Belfast Telegraph

Saturday 20 September 2014

GCHQ techniques 'not disclosed'

Chris Huhne claims he and other politicians were kept in the dark about some of the intelligence-gathering methods of GCHQ.

Controversial intelligence-gathering techniques used by the UK's GCHQ eavesdropping agency were not disclosed to the Cabinet or the National Security Council, a former minister claimed.

Chris Huhne said he was kept in the dark about the Tempora spy programme and the British use of the American Prism system despite being a member of both top-level bodies.

The disgraced ex-Liberal Democrat MP said the first he knew of the activities was when documents detailing them were leaked by US whistleblower Edward Snowden to The Guardian.

And he questioned whether the authorities were now seeking stronger legal powers because GCHQ harboured doubts about the present legality of its work or to cover-up past rule breaches.

Foreign Secretary William Hague insists staff acted "in full accordance with our laws and values" and a parliamentary watchdog found it did not use the secret Prism programme to circumvent British law.

Mr Huhne served in the cabinet from May 2010 until February 2012 when he quit to fight allegations he got his then wife to take his speeding points - an offence he later admitted and was jailed for.

"I was also on the National Security Council, attended by ministers and the heads of the secret and security services, GCHQ and the military," he wrote.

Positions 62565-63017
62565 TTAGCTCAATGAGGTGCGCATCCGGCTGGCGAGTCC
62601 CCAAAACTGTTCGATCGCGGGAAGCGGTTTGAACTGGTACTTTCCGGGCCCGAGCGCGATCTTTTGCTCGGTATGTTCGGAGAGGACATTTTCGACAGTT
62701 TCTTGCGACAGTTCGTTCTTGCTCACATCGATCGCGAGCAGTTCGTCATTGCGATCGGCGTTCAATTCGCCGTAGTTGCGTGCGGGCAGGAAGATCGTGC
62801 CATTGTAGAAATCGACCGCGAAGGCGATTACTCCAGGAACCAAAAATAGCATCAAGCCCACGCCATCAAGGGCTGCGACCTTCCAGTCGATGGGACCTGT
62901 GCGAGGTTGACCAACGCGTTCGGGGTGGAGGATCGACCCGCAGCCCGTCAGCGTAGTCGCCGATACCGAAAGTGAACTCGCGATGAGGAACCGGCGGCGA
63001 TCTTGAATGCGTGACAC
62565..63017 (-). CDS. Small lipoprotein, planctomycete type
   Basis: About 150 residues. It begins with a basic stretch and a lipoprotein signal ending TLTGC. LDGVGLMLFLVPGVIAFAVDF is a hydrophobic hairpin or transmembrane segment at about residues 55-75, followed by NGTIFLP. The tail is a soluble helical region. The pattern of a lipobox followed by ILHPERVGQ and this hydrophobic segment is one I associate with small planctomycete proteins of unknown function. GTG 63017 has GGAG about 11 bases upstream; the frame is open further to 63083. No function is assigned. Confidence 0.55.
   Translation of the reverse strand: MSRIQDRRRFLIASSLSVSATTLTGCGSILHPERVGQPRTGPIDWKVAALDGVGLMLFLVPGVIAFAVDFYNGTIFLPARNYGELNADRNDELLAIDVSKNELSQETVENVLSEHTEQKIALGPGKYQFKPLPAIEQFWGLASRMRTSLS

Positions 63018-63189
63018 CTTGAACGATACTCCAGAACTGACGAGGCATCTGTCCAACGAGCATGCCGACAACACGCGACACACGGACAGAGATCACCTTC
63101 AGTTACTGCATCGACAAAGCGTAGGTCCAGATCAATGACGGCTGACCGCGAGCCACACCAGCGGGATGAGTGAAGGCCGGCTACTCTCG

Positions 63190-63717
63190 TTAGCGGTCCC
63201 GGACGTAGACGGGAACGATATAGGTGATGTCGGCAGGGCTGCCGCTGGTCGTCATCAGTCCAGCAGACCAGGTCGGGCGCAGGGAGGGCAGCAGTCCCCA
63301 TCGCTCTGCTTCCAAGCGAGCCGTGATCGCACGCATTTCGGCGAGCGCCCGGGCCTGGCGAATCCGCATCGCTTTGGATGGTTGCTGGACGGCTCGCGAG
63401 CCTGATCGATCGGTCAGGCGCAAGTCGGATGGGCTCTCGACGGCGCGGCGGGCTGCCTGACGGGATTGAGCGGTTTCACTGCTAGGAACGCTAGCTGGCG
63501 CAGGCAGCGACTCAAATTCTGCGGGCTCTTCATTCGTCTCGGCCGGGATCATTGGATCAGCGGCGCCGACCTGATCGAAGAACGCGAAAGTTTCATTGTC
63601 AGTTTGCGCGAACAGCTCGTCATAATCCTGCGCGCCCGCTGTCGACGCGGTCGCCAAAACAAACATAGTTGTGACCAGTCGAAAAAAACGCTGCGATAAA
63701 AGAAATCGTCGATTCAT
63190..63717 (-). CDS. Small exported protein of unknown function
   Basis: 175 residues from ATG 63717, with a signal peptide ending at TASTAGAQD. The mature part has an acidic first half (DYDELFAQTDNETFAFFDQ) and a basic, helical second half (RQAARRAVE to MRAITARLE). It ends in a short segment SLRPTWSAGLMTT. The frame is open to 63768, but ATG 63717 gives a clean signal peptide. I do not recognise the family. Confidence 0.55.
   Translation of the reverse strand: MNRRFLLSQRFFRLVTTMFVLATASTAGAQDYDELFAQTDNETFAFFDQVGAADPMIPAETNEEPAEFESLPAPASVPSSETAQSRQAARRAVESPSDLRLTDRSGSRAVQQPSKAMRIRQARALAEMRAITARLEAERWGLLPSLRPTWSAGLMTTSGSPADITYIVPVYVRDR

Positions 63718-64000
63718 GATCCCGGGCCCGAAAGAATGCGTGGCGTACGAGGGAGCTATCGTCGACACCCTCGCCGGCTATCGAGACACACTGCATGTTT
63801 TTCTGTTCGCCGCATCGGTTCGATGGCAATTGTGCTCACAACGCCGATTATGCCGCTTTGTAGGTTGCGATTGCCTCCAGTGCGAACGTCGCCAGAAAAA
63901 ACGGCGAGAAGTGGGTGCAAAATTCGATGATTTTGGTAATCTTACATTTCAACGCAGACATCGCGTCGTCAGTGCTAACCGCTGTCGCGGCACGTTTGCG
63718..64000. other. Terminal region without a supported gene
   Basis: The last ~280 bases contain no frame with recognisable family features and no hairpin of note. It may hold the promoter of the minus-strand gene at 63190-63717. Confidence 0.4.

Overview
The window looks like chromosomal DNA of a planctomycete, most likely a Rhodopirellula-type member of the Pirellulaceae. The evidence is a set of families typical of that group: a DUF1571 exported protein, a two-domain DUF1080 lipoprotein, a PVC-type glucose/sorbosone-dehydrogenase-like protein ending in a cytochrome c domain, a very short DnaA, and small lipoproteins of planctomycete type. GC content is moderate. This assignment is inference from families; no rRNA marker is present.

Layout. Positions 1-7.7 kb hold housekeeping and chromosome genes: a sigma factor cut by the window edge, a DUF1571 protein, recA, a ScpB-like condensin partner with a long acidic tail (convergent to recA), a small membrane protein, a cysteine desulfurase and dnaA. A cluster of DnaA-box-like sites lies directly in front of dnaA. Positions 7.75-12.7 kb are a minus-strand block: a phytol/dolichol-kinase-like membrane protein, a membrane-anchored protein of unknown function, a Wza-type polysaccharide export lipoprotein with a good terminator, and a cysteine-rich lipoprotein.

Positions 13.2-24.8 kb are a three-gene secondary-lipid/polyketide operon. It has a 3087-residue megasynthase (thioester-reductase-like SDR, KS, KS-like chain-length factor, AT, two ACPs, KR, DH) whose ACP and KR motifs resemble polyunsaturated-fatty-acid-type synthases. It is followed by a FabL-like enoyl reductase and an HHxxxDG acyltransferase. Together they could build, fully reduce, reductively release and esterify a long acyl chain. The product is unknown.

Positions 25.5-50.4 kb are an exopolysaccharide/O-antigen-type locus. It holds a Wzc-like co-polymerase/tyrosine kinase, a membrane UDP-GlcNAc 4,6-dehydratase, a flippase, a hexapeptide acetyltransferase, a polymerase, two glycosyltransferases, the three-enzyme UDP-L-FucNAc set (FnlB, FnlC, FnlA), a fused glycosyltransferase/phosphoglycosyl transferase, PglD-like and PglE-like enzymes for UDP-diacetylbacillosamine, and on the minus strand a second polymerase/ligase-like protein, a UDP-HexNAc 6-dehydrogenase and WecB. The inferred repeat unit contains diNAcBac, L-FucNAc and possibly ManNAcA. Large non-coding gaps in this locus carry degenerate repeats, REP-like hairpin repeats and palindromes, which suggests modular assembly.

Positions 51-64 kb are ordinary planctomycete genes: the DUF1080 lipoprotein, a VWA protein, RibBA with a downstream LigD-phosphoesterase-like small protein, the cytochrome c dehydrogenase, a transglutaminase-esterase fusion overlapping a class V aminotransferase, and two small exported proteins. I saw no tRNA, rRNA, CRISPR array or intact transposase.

"If anyone should have been briefed on Prism and Tempora, it should have been the NSC.

"I do not know whether the Prime Minister or the Foreign Secretary (who has oversight of GCHQ) were briefed, but the NSC was not.

"This lack of information, and therefore accountability, is a warning that the supervision of our intelligence services needs as much updating as their bugging techniques."

He said the Snowden revelations left him "shocked and mystified" at why the Home Office had pushed for - and eventually dropped in the face of Lib Dem opposition - stronger monitoring powers.

"Was the Home Office trying to mislead?" he asked.

" Some of the explanations for this political mystery are not pretty.

"Maybe GCHQ is not as confident as it claims about the legality of what it has been doing," he said - or arranging with Washington to bug each other's citizens to get around restrictions."

GCHQ denies being engaged in such " jurisdiction-swapping".

"Maybe GCHQ is not as capable as its now-leaked boasts claim: every public body has a budget to protect.

"Or it might have been embarrassing, pre-Snowden, to admit to GCHQ's capability, so maybe the securicrats thought that £1.8bn was a modest price to duplicate what they were already doing.

"I doubt, though, that hard-pressed taxpayers would agree.

"Whatever the explanation, the Home Office was happy to allow the NSC and the cabinet - along with Parliament - to remain in utter ignorance of Prism/Tempora while deciding on the communications data bill."

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